This is the script I used for the latest episode of my podcast, "Consider This!" Usually, I cover a variety of topics, but in this show I stick to just the minimum wage issue brought up by the President in his State of the Union speech.

In the State of the Union address recently, the President said this, “Tonight, let’s declare that in the wealthiest nation on Earth, no one who works full-time should have to live in poverty, and raise the federal minimum wage to $9.00 an hour.” A couple things about that.

Most people who make the minimum wage are not living in poverty; they’re living with their parents. Yes, it’s children who haven’t left the nest yet and are still being fed and housed by Mom and Pop. So to characterize them as living in poverty is just not accurate.

The government’s Bureau of Labor Statistics website has a page detailing information about minimum wage workers from 2011 that is revealing. It’s interesting to note just how many people we’re really taking about. Of all Americans who are working, 59% of them are paid hourly. Of that group, just 5% of them are paid at or below the federal minimum wage. (Some are below the minimum due to some exemptions.) Of that group, about half are over age 25. This comes to about one and a half percent of all American workers. And as Megan McArdle notes, while some in that over-25 set are poor, on average they’re not. This is still, in absolute terms, a decent number, but it’s nowhere near some epidemic of poverty that can be laid at the feet of the minimum wage.

Here’s another bit of relevant information. About half of those getting minimum wage or below also get tips and commissions in addition to their hourly wage. None of the graphs and charts that people use to support the idea of an increased minimum wage ever show you that.

So then, if so very few are actually living on a minimum wage, what’s the harm in increasing it? Won’t that put more money into the economy and spur it on? Well first, you have to ask where that money comes from. It doesn’t just magically appear on the pay stubs of workers. It comes from one of two things; increased prices and/or decreased employment. To see what I mean, let’s say we increase the minimum wage a lot, and consider what would happen. Then we can surmise what would happen with a smaller increase.

So instead of increasing labor costs of low-wage firms by 25%, let’s make the federal minimum wage $20 per hour, just about tripling it from its current value. What would happen, especially to the small businesses that are so essential to our economy? Their labor costs rise dramatically and they have to adapt. To say to them, “Well just make less profit” is not a reasonable answer. The smallest of businesses would be the hardest hit, and it would be a big barrier to entry for new small businesses. So the higher the minimum wage goes, the small business sector starts to wither, and we make it harder to get them going. This is not good for any economy, let alone one limping along after a recession.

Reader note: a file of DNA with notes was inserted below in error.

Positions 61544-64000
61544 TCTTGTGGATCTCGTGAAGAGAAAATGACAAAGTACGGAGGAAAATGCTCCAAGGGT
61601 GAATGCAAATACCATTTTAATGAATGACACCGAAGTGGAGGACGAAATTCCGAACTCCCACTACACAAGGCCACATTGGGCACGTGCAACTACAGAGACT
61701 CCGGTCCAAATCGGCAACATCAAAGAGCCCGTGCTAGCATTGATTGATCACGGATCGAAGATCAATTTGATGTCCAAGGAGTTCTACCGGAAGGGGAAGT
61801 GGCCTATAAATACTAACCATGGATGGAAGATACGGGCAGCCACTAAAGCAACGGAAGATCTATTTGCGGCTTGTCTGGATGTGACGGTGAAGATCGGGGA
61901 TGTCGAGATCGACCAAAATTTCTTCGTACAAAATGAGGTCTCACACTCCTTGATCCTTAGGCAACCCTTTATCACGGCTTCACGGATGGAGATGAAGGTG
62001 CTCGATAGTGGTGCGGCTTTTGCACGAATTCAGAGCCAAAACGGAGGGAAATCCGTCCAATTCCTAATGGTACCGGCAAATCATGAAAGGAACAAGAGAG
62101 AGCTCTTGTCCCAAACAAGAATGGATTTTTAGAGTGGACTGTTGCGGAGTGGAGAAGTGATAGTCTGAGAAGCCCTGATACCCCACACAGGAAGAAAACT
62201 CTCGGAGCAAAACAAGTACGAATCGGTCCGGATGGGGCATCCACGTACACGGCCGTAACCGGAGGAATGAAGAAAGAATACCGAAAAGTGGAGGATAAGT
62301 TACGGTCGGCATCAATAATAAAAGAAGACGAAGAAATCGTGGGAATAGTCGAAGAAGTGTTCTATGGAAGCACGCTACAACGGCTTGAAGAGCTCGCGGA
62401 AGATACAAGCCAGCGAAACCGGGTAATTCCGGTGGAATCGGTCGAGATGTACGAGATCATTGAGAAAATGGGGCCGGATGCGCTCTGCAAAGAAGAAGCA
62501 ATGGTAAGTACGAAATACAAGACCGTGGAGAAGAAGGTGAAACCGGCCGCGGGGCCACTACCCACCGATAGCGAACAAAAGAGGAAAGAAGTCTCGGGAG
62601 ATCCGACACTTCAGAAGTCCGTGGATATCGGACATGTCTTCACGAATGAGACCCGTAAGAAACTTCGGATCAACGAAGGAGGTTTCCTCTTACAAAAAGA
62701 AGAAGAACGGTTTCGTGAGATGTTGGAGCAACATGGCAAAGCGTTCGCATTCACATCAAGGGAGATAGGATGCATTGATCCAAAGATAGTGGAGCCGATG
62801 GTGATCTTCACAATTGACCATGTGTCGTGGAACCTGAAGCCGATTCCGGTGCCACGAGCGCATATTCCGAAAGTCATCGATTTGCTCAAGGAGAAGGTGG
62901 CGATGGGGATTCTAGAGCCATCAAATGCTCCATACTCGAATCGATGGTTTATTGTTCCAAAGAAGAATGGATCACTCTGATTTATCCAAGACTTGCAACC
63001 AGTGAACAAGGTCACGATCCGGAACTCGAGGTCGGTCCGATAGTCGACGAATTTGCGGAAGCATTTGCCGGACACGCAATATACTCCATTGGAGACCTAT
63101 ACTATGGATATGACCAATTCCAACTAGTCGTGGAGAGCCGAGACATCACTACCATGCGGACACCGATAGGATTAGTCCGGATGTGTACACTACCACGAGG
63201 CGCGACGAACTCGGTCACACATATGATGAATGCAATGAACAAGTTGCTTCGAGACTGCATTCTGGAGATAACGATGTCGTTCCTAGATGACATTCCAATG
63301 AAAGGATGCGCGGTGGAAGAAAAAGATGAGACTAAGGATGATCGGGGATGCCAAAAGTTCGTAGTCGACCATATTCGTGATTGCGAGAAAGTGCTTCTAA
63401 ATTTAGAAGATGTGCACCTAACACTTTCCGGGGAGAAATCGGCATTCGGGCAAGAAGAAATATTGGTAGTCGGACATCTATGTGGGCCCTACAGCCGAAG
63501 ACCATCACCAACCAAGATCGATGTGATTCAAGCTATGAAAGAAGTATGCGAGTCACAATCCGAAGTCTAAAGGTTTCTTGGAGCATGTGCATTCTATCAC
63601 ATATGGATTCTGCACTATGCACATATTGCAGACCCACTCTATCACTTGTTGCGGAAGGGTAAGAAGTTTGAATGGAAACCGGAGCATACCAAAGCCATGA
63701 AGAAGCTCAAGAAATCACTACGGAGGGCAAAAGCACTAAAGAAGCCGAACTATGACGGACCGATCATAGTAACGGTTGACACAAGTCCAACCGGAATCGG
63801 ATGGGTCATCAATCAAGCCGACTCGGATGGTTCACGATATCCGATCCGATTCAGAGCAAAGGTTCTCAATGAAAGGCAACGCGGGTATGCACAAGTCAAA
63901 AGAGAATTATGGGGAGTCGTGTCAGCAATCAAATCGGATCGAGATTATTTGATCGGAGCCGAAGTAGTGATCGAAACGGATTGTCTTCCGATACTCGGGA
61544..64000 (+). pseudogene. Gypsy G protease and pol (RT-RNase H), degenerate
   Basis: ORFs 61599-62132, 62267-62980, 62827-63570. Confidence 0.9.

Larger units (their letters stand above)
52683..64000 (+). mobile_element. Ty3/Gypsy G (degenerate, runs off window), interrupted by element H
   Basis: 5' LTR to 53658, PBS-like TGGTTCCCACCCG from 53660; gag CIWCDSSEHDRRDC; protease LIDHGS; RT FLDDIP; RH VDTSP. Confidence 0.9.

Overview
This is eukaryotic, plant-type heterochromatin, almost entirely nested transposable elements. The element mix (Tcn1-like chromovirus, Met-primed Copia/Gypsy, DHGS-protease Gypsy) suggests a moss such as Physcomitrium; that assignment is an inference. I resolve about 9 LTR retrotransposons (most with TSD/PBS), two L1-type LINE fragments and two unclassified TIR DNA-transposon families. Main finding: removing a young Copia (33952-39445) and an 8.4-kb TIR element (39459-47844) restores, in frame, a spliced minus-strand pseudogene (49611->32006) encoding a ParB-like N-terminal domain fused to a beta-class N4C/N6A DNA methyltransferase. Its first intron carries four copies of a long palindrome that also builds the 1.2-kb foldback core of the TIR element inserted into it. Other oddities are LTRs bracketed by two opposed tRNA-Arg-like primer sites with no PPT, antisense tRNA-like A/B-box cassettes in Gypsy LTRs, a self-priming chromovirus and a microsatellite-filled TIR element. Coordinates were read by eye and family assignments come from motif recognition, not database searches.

If a business keeps from going out of business, thus losing all their jobs, they must recover from this by increasing their prices or letting some employees go. Maybe they try to keep the employees they have but cut back on new hiring. Again, we’re hitting the economy where it hurts. We’re going to see lower sales, lost jobs, or both.

But never mind that (it seems that some are saying); the remaining employees are making money that will be injected into the economy. Their employer’s business’ prices may rise, but not everyone’s. Well, more businesses than you think. It’s not just the wages at the bottom that would get hiked. Many union contracts are written such that other wages are tied to the minimum, such that theirs is a certain amount or a certain percentage above the federal minimum. We’re not just giving people making the minimum a raise; we’re giving loads of union members a raise, too, who were making more than the minimum already. So all those worker percentages I mentioned before? Throw them out. A minimum wage increase affects many times more people than just those folks.

In the end, we’ve raised wages, and raised prices at the same time. And since the wage was mandated rather than market based, but the price of goods is market based and thus isn’t as flexible, we’ve put people out of work in this readjustment, and those still working don’t nearly get the new buying power they thought they’d get. This was for a tripling of the minimum wage, but smaller increases just do the same damage at a smaller level.

But why would we want to do any damage at this point in time? (At any point in time?) Because it feels right, in spite of the reality? Well, we shouldn’t be making economic decisions on emotion.

So we start out with the misunderstanding that, somehow, people are living off the minimum wage. The reality is that most are not, and those that are don’t live off it for very long. It’s a start to what is hopefully a long and prosperous job. Raise the minimum too high, and those jobs evaporate.

Add to this the misunderstanding that only those getting the minimum wage are getting the increase. The reality is that, here, a lot more people get a raise, or have wage negotiations automatically triggered, when the minimum goes up. So prices go up more than expected, and which affects everyone.

The bottom line is this. If a minimum wage hike is always a good thing, why not just hike it to $20 an hour? If you are for $9 but against $20, please explain why your argument against $20 doesn’t apply to $9 as well.

Filed under: Economics

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